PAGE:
Sunday, October 30, 2011


"The trouble with eating Italian food is that five or six days later you're hungry again." George Miller

I usually try to post before the weekend, as I know that's when readers tend to look at this blog, but I had to wait until today to write about my friends' golden wedding anniversary. I think they're the only couple I know of my generation who've been married for fifty years. Of course they did start young, they were both just 20, but it's an impressive achievement all the same. To celebrate, they invited twelve friends to a long Italian lunch at La Bella Italia in Petone.

The antipasti were a meal in themselves.
Parma prosciutto, felino,
aged parmesan.
Buffalo mozzarella
with foccacia bread,
courgettes and peppers.

Then came the prima piatti, risotto and ravioli, followed by pork with prunes, hunter's chicken and salad.

I made a complete glutton of myself, but so did everyone else - and we did all take a long time, that was the whole point.

The crowning glory was the mimosa cake, covered in pretty yellow bobbles of sponge that looked exactly like mimosa. And on top was the bride and groom from their original wedding cake.

Friday, October 21, 2011

Green goodness

Asparagus time again. Such a simple thing to cook. This week I worked my happy way through three bunches (with a little help from my friends), and kept all the snapped-off ends and turned them into soup.    

Apart from gorgeous, incredibly calorific hollandaise, what I like to have with asparagus is another really simple green thing, salsa verde, deliciously sharp and tangy. Fortunately I've now got enough parsley in the garden to make it with - you need a lot.

Salsa verde (adapted from Claudia Roden's The Food of Italy)
Green sauce Emilian style

25g white breadcrumbs
1 large bunch Italian flat-leaved parsley, roughly chopped (she says 350g but I use about 200g)
2 cloves garlic, peeled and crushed
1 Tbsp shallots or onion
1 flat tin anchovies, including oil
2 Tbsp capers
3 Tbsp lemon juice
olive oil

If you don't already have fresh crumbs, make them by processing the bread in the food processor. Take them out and set aside.
Process garlic and shallots or onion uintil finely chopped.
Add parsley and process until finely chopped.
Add anchovies, capers and lemon juice and process to mix well. Then add breadcrumbs and process again.
Add olive oil in a thin stream while processor is running until you get the consistency you want - thick or thinner.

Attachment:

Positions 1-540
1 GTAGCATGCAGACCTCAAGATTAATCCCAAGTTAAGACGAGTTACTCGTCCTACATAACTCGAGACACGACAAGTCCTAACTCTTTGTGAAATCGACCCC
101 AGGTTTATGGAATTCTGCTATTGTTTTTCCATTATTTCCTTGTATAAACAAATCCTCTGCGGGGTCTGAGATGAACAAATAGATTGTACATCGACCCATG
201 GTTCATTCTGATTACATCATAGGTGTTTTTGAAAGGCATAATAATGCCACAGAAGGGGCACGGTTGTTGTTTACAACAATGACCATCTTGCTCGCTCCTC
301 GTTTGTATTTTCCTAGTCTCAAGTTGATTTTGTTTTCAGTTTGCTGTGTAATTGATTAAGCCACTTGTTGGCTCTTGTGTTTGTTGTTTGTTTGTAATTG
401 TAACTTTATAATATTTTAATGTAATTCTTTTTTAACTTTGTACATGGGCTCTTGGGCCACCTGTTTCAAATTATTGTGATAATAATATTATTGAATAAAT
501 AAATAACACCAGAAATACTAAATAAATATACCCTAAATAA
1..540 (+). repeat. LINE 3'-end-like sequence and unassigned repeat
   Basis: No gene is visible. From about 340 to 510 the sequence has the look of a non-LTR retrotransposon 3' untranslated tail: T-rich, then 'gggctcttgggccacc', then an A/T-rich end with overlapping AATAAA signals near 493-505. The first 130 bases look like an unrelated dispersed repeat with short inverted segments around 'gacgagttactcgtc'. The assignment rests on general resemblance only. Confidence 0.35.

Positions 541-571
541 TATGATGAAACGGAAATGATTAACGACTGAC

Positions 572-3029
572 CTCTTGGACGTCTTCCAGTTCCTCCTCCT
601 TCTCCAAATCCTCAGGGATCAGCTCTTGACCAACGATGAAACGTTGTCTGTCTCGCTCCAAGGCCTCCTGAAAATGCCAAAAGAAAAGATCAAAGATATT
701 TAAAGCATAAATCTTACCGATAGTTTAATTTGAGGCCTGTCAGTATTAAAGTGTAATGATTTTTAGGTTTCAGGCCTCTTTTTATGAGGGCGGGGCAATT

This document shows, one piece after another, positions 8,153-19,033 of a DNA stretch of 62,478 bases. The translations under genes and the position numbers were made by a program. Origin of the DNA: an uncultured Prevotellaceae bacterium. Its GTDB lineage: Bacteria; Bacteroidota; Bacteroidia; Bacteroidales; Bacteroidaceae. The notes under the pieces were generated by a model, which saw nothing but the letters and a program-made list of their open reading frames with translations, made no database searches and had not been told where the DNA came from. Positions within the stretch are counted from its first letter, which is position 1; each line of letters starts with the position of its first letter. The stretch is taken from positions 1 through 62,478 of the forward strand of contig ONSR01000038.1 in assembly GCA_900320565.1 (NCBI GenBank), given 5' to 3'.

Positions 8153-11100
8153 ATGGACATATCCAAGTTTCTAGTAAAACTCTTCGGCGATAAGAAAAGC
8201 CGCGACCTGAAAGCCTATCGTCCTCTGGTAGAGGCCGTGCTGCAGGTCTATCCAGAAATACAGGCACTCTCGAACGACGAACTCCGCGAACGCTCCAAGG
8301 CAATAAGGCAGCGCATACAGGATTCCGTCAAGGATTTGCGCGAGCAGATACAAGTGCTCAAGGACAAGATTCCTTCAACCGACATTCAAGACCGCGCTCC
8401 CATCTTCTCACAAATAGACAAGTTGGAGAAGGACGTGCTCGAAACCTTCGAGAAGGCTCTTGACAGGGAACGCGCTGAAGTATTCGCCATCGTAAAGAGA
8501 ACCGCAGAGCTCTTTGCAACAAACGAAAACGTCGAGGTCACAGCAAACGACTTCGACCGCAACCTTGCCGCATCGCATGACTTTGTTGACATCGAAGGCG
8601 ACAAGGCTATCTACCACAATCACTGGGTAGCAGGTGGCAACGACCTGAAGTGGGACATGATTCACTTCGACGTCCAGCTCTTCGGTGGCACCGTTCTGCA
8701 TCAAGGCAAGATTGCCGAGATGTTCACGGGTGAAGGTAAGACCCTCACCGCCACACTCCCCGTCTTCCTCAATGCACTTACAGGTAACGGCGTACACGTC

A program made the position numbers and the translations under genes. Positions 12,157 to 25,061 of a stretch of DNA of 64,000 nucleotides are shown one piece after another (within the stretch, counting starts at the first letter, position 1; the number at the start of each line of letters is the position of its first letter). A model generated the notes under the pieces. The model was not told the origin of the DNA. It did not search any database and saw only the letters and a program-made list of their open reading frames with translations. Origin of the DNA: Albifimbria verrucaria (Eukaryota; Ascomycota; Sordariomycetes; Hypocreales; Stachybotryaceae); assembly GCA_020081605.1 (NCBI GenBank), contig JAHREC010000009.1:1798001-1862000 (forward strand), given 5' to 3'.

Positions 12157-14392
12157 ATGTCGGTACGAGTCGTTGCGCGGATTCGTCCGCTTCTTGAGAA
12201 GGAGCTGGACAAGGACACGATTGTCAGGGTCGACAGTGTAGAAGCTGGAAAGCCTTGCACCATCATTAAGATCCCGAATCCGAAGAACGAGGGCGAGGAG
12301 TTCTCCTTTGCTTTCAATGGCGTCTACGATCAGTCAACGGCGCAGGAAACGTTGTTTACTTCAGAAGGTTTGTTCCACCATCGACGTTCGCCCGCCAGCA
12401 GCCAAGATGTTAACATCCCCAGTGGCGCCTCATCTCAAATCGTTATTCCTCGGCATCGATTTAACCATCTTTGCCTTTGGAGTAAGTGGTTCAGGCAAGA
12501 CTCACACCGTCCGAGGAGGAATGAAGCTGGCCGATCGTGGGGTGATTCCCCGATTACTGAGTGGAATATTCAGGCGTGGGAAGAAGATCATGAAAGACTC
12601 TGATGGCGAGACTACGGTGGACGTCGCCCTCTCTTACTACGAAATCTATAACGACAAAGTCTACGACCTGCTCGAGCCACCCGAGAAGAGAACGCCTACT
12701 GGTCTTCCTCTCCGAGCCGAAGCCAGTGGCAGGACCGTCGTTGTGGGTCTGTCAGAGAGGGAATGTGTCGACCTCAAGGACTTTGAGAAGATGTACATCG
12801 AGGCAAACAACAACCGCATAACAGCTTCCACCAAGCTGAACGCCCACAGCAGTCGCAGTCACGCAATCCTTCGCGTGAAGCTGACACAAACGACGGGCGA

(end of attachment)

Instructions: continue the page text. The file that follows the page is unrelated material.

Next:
Taste to see if it needs more lemon juice or a little salt.
Spoon into a shallow bowl and serve with asparagus -
or grilled chicken, or steak, or stirred into pasta.
Or you can spread it thinly on slices of toasted ciabatta and put sliced tomatoes on top.

Rummaging round the web, I found this very odd ad for asparagus. Stalking the American life, indeed...

Thursday, October 6, 2011

Rhubarb rhubarb

I thought I'd written before about the wonders of rhubarb, but there's no label for it so I can't have. It's one of the best things to buy right now, and last weekend, when I got back from a trip to Auckland (where I had rhubarb crumble), I found a beautiful bunch of slender deep red sticks at my local. I had friends comiing to stay to see Sirocco (more about him coming up on Elsewoman), and I knew I'd seen a rhubarb cake recipe somewhere in my Lois Daish folder. I reckon it's the best cake I've made this year.

Rhubarb and ginger cake (Lois Daish, Listener, 10 October 1998)

450g rhubarb (I had a bit less so I put in pieces of firm fresh pear as well - it worked perfectly)
1 cup brown sugar, firmly packed
1 and 1/4 cups plain flour
1 tsp baking soda
1/2 tsp ground ginger
1/2 cup cooking oil (sunflower, safflower - I used canola)
1 egg
1/2 cup roughly chopped crystallised ginger
icing sugar for dusting

>Preheat oven to 180C. Line base of a ring tin with baking paper and lightly oil the sides. (I used a square one - it doesn't rise a lot but it makes nice square slices.)
>Wash and trim rhubarb and cut into 1cm lengths. Mix with the brown sugar and let stand for 15 minutes.

>Sift flour, baking soda and ginger into a large bowl.
>In a small bowl, beat the egg with the oil to mix and pour into the rhubarb and sugar. Add the crystallised ginger and mix well.
>Tip rhubarb mixture into the bowl of flour and stir carefully to combine. (This mixture is quite wet, but don't worry, it's fine.)
>Spread mixture in the cake tin, smoothing the top with the back of a spoon. (At this point I placed some extra, thin square slices of ginger on top.)

>Bake for 60-75 minutes until top is well browned and springy to touch. Cool in the tin before turning out. Dust icing sugar thickly over the top before serving. (I forgot to do this, never mind.)

We ate it for afternoon tea, and again for a late dessert when we got back from seeing Sirocco. With it we had Clearwater cream-top yoghurt with honey. Oh yes.